Five tips for performer parents or guardians who need to self-tape whilst caring for kids or babies.
Self-tapes have opened actors up to a world of possibility, but they can become pretty complicated when you add small children into the mix. Love them or loathe them, self-tapes are here to stay but if you’re a parent or guardian of small children, that idea needn’t fill you with dread.
I’m an actor, and so is my partner. As the number of self-tape requests grew, so did our family and I’ve had to learn some nifty tricks to navigate taping in a busy household of toddlers and children.
If you’re new to self-taping around little people, here are a few tips to help you out.
1. Tape when your baby sleeps
It’s an obvious one but nine times out of 10, it’s easier to do a self-tape when your little ones are asleep. If you have a baby under one, you may be able to self-tape in the daytime while they’re napping. With older children, you may have to wait until bedtime but meanwhile, you can learn your lines and set your kit up so once the kids are fast asleep, you’re free to focus on getting a great tape done in as little time as possible.
2. Prepare quiet food for them to munch on
Weaned babies and toddlers can be easily distracted by what I call ‘quiet food’. Think little pieces of fruit like chopped grapes and blueberries. Whilst they’re busy trying to pick their snack up and wrangle it into their mouth behind the camera, you can be in front of it, recording your tape*. Pick the snack wisely though as your microphone will pick up background sounds, so the quieter the food is to eat, the better it is for your self-tape sound.
Casting Directors aren’t listening to check you have a 100% clear background, they’re there to see your performance and your interpretation of the character. It doesn’t matter if your little one makes a slight sound or two on the recording, as long as your performance can clearly be seen and heard. If there are some obvious baby noises between the spoken lines you can edit your self-tape afterwards.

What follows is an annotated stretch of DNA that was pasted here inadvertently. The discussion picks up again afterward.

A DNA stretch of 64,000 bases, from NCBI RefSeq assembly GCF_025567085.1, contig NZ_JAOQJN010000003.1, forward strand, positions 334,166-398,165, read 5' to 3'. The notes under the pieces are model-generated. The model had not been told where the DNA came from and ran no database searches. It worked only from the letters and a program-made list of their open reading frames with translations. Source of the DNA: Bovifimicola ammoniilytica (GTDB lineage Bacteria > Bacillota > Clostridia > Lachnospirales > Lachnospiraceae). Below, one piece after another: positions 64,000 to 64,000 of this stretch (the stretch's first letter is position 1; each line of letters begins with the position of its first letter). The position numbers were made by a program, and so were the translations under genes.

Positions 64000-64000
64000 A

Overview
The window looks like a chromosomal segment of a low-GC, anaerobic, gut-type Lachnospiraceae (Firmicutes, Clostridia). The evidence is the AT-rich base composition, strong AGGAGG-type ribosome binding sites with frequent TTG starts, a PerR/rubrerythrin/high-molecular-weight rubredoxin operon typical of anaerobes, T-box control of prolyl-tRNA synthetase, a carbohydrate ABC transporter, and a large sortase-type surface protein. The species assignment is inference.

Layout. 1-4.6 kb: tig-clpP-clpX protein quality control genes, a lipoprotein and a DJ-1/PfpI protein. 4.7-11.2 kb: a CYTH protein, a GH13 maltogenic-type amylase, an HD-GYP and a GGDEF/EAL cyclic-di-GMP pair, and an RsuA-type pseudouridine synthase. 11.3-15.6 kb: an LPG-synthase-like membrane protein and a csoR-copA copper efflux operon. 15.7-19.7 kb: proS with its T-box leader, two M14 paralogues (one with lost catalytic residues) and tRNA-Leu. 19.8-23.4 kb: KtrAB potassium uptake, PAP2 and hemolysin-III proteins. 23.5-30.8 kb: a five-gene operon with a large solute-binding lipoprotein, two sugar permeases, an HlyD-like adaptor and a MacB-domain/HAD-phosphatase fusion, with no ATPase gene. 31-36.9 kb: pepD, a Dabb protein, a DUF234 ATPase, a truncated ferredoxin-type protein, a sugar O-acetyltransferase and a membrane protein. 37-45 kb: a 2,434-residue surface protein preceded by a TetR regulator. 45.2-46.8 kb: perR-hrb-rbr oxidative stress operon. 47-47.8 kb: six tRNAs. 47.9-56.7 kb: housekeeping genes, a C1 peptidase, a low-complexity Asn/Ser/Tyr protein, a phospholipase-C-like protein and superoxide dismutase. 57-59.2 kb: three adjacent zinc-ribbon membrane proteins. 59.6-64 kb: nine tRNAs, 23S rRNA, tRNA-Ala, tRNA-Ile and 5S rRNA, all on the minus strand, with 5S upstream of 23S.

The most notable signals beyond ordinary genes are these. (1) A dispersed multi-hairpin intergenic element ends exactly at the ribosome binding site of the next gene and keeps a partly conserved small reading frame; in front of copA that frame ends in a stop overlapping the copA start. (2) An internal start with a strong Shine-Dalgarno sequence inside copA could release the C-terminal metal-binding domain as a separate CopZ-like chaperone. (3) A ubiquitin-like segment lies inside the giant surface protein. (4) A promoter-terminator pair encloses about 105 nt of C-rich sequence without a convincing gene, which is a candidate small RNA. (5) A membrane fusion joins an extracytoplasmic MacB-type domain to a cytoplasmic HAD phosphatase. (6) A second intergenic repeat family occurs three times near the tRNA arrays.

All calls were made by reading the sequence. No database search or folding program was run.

My method to clean up sound on my tapes is to:
- Detach the audio from the video file.
- Remove the section with audible baby noise from your tape.
- Replace it with a silent room ambience.
You can watch tutorials on how to replace audio in a video on YouTube if you’ve never tried it before.
*Obviously you want to make sure you can see them whilst they’re eating so you can keep an eye on them.
3. Distract kids with a soundless device
CBeebies without sound can be a welcome distraction for little ones. Try putting a device just out of their reach with one of their favourite shows playing and then crack on with your tape. It could give you 10 minutes or so to get a take or two done before they get bored.
4. Set up and practise while your child is awake
There’s no harm in setting up your camera and greenscreen (if you use one) while your little one is up and about in another room. There’s also no harm in running the scene a few times while your baby is crawling around your ankles or you’re feeding them. It’s a great practice to check you know your lines with distractions (it helps to create an element of reality too!). It also means once you start the real takes, you’re in the flow of your character and ready to do your best when your reader calls ‘action’.
5. Don’t be afraid to ask for help
If all else fails and you’re struggling to get the self-tape done, ask a friend to help you with the baby. If you happen to be in Spotlight’s Parent Performer circle, you could WhatsApp the group and ask if there’s anyone local who fancies giving you a hand. What better situation to be in than to make a new self-taping friend in another actor parent so you can help one another out from time to time?
People have been having babies for centuries, and that includes casting directors and agents. We all understand the pressures and time constraints, and it’s absolutely fine if your self-tapes aren’t perfect so next time your inbox pings with a self-tape request from your agent, don’t be frightened, be elated. The main thing is that you still have fun so enjoy it, and remember, those little humans don’t stay little for long.
Angela Peters is an actress, voice over artist and narrator. Angela founded the UK Actors Tweetup and TweetFest Film Festival in London. Her own credits in TV include ‘Emmerdale’ and ‘Queensland’s Best Living’ (Seven Network in Australia), and films screened in cinemas, on Netflix, Amazon, Apple and Sky. Over the years Angela has coached dozens of actors, helping them on the business and marketing side of being a professional actor, and her book, ‘How to CREATE your own star’, helps actors everywhere to make tangible goals to realise their acting dreams. She also juggles a family of two kids around her career!
Headshot credit: Jennie Scott Photography
Photo credit: Drazen_ / iStock